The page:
He told senior American diplomat in 2005 he favoured good bilateral relations but opposed the U.S. on a number of key issues
While reassuring the United States government of “friendly intentions and a desire for good U.S.-India relations,” Prakash Karat, general secretary of the Communist Party of India (Marxist), made it clear to a senior American diplomat in mid-2005 that his party would oppose the U.S. on “a number of issues that matter to the USG such as some FDI, privatization, missile defense and military to military relations.”
In his first meeting with U.S. Embassy officials after his election as general secretary in April 2005, Mr. Karat welcomed closer ties between the United States and India, and FDI on a case-by-case basis, stressing that it must benefit the country.
‘Talented and skillful’
Overall, the meeting between Mr. Karat and Charge d'Affaires Robert O. Blake, Jr. and the Political Officer of the U.S. Embassy in New Delhi, on May 4, 2005 went very well. The Embassy, in a cable to Washington the same day (31968: confidential), described Mr. Karat as a “talented and skillful leader who is well-aware of his political importance.” The CPI (M) leader, the Charge reported, could walk a fine line and draw subtle distinctions in policy. “Relatively young [at 57], he will be a powerful figure on the Indian political scene for years to come, and could play an increasingly important role in the formation of future Indian governments.”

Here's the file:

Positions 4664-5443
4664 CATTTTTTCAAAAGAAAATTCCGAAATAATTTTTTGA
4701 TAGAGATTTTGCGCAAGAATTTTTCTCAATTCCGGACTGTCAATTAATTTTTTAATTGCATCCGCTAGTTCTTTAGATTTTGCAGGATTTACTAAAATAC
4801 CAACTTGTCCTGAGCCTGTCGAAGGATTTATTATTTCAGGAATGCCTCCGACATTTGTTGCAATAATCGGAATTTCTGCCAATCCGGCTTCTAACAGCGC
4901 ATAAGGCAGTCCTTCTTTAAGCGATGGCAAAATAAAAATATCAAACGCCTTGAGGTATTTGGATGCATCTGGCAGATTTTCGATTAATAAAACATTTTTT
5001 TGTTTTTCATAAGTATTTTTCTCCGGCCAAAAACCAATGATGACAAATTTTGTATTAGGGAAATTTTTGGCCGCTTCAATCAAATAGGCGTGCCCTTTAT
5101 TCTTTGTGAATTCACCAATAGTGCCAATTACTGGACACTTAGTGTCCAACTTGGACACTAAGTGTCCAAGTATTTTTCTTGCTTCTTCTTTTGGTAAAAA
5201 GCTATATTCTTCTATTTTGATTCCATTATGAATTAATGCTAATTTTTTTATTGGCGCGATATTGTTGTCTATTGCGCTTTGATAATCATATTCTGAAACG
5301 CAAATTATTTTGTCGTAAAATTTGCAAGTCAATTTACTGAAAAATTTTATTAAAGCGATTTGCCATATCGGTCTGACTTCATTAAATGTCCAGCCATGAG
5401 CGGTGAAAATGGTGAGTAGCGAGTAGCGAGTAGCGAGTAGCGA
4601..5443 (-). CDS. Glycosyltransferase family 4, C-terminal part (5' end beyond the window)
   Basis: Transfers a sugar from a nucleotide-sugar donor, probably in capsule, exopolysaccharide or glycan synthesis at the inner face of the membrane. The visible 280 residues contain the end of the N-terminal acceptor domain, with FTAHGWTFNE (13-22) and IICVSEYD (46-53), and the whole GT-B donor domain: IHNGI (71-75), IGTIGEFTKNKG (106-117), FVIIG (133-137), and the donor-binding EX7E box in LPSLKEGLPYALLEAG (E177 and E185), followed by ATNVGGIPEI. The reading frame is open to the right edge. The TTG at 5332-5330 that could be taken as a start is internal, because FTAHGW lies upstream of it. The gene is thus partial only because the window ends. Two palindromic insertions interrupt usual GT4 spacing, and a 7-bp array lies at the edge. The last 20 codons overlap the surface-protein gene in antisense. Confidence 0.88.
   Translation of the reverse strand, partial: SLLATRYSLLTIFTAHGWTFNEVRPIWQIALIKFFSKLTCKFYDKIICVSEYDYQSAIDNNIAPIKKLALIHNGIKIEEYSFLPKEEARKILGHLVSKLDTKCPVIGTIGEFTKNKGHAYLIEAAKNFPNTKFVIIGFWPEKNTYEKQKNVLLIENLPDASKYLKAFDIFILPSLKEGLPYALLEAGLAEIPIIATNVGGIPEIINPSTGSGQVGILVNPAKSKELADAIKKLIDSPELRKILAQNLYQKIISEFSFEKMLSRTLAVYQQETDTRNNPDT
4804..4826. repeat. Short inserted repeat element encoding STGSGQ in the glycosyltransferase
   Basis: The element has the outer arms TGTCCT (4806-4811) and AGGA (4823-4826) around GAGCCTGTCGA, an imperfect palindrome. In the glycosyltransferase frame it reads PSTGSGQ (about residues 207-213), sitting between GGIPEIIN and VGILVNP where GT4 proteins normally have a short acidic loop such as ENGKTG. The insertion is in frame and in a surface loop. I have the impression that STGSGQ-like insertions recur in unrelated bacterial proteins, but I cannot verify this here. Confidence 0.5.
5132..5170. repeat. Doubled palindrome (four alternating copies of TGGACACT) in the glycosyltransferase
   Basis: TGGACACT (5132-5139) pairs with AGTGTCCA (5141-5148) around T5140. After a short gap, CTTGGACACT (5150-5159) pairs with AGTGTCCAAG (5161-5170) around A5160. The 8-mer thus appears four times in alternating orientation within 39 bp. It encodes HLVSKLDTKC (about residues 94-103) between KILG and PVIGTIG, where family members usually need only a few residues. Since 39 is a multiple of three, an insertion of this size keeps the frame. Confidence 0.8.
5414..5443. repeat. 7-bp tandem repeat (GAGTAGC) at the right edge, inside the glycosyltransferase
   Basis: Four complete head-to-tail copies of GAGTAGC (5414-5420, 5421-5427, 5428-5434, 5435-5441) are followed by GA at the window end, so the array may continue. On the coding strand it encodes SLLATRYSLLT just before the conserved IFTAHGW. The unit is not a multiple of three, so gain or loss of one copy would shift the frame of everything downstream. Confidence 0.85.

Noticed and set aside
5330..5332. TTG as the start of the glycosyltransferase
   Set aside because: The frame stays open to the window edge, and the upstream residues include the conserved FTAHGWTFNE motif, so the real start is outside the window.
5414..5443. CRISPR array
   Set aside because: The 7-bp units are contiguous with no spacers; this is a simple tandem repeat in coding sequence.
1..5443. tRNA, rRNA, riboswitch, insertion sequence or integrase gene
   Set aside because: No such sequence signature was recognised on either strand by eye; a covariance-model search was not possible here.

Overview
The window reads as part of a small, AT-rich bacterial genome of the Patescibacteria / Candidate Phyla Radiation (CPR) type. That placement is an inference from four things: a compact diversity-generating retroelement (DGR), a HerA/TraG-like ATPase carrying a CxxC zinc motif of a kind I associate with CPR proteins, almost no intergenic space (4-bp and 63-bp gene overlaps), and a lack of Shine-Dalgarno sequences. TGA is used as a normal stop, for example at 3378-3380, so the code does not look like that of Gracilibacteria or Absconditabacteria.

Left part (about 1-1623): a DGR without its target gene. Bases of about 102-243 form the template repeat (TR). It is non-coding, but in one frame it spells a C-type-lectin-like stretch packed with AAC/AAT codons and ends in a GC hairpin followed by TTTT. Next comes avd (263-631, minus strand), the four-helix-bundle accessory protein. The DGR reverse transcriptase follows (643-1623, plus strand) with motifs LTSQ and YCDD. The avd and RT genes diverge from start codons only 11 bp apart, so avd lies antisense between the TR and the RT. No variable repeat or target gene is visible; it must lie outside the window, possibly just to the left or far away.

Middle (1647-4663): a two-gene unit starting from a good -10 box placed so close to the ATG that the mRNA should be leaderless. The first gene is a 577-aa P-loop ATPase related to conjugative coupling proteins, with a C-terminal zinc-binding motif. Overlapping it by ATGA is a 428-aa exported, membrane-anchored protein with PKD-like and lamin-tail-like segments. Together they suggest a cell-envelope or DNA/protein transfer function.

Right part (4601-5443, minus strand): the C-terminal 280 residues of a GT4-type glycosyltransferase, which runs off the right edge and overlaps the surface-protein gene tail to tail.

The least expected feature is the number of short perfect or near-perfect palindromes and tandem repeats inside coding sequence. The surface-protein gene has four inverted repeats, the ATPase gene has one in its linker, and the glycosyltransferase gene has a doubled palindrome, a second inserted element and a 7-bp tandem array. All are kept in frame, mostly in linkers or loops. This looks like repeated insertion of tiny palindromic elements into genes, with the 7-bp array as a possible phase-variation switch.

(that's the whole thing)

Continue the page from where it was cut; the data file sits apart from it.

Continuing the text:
The cable, sent under the name of Mr. Blake, has been accessed by The Hindu through WikiLeaks.
Mr. Karat told Mr. Blake that the CPI (M) had no problems with stronger economic ties between the U.S. and India, and that the party found increasing trade, especially in the Information Technology sector, promising. “On the whole, he emphasized, his party favors improved bilateral relations, but wants India to maintain its ‘independence' and has ‘reservations' on several issues, noting that the CPI (M) objects to the proposed US provision of a National Missile Defense (NMD) system to India. The party wants closer ties with Pakistan and does not want to encourage an India-Pakistan arms race.”
On the NMD, the Charge responded that the U.S. proposal was only for a “limited missile defense system that would be a stabilizing influence.” Likewise, the U.S. was interested in supplying combat aircraft to India, “as this will meet an existing need, and the prospect for India-US co-production will benefit the Indian economy.”